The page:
The Fall of the Roman Empire (1964) – Anthony Mann

An incredible cast fills out this recommendation from the Great Movies – 100 Years of Film book for my screening of Spartacus. Alec Guinness is Marcus Aurelius, whose death begins the downfall of the great empire, as his son, Commodus (Christopher Plummer) assumes leadership, and is unwilling to let anything stand in his way.

They are joined by Sophia Loren as Aurelius’ daughter, Lucilla, James Mason as adviser, Timonides and Omar Sharif as Sohamus.

Grand in size, and epic in nature this three hour tale seems to spare no expense in its exploration of the causes of the final collapse of this once, powerful empire. With gorgeous location work, massive crowds, and the threats of lust, greed, and politics all set the stage for this ambitious film.

Aurelius doesn’t want Commodus to succeed him, as he prepares for events after his death, he wants Lucilla to succeed him, with his loyal soldier, and would be Lucilla’s love, Livius (Stephen Boyd) at her side.

This, of course, causes problems between the two friends, Commodus and Livius, and their lives and the empire begins to spin out of control, even when soldier Livius makes his choice.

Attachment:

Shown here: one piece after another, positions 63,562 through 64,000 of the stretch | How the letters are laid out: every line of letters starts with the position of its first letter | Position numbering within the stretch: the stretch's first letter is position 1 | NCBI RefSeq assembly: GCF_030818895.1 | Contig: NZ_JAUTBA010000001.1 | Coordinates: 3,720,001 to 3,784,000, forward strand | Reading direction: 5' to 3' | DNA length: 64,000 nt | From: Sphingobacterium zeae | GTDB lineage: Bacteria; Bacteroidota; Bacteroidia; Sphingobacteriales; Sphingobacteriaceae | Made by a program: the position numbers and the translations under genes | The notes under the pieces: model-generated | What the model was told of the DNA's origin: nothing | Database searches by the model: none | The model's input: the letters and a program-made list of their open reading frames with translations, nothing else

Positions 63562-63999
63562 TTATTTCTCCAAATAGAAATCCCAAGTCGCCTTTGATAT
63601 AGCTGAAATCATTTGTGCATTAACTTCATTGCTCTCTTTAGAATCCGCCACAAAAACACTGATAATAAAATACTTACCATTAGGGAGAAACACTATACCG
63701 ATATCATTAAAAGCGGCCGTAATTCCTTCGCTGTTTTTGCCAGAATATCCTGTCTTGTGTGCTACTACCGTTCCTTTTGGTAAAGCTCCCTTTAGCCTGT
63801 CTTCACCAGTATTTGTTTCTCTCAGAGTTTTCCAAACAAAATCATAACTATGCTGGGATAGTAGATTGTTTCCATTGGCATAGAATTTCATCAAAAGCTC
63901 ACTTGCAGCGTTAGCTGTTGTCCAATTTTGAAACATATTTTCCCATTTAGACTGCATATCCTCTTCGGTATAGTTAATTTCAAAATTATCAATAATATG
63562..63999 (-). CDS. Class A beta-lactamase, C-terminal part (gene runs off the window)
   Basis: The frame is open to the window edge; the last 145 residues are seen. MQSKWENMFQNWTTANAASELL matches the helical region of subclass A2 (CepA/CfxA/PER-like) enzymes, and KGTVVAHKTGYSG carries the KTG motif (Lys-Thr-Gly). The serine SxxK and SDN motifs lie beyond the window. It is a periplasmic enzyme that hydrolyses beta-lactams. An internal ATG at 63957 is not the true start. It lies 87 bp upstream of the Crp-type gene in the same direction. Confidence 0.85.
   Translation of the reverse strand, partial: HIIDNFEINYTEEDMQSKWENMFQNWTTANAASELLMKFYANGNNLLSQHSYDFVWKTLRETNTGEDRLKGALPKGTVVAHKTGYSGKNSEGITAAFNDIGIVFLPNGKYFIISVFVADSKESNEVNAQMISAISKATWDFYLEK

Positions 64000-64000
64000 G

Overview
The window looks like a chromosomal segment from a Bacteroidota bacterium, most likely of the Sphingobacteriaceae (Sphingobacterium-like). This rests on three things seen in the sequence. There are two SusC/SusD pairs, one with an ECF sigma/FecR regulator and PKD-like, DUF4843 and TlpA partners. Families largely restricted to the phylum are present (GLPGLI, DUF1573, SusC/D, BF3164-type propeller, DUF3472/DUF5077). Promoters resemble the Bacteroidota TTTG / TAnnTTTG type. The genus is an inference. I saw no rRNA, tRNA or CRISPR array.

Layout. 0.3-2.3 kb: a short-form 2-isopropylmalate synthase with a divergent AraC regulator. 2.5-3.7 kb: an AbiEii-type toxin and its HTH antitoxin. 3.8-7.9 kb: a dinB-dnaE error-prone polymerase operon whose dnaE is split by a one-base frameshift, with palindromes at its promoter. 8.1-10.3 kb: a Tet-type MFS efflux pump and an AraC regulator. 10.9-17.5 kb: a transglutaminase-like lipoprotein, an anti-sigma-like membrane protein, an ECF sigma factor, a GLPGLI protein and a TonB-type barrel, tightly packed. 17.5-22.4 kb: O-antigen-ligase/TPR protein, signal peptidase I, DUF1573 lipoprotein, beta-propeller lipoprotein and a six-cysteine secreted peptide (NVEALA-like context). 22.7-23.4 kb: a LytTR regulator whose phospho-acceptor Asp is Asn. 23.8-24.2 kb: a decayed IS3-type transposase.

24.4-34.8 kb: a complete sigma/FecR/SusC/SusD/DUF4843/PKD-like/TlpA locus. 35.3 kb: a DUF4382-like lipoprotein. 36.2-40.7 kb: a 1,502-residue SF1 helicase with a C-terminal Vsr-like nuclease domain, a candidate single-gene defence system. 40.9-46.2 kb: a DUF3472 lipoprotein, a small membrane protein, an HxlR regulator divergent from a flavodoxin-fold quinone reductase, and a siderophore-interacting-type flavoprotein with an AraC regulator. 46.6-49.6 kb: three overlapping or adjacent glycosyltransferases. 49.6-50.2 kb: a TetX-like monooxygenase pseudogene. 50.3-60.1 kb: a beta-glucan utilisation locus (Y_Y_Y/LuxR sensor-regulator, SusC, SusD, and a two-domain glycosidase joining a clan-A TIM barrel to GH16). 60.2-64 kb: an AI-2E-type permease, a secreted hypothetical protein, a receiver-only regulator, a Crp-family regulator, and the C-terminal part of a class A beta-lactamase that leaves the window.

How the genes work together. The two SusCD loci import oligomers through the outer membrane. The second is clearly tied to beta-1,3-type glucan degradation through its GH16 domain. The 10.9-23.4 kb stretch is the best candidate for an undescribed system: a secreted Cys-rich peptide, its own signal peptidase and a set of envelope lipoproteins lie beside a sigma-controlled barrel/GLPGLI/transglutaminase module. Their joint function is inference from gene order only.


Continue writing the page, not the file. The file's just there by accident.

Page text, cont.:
There are battles, gladiators, chariot races (a brilliant sequence through that sees them racing along a wooded road), ploys and feints, as power is chased at the expense of all.


I love the look of the film, it has a brazen boldness in its storytelling and its set pieces. And watching Guinness as Aurelius is fascinating, especially having him surrounded by other first rate performers.

This one ends up being a beautiful film, and the location work is gorgeous and adds a depth of reality to the story, and while some of the sets are obviously that, it’s still a towering story. Epic moments and backdrops play out with smaller human beats of family squabbling between Commodus and Lucilla.

The Fall of the Roman Empire was a film that, once again, I had never heard of, but was rather pleasantly surprised by the calibre of the actors involved, and the scope of the story, and watching Plummer as Commodus is pretty damned entertaining. There are equal measures of charm and menace there.

Commodus, so power hungry, is blind to all the work his father has done for the Empire, and sees everything as his own, that it will always be, and couldn’t possibly fall apart.

A gorgeously shot film, with a stirring score by Dimitri Tiomkin, filled with Hollywood legends, all bringing to life a long lost era, but one that seems increasingly reflective of today’s western society with questions of citizenship, the failing of democracy for the pursuit of power, slavery, and war.

Who knew, right?



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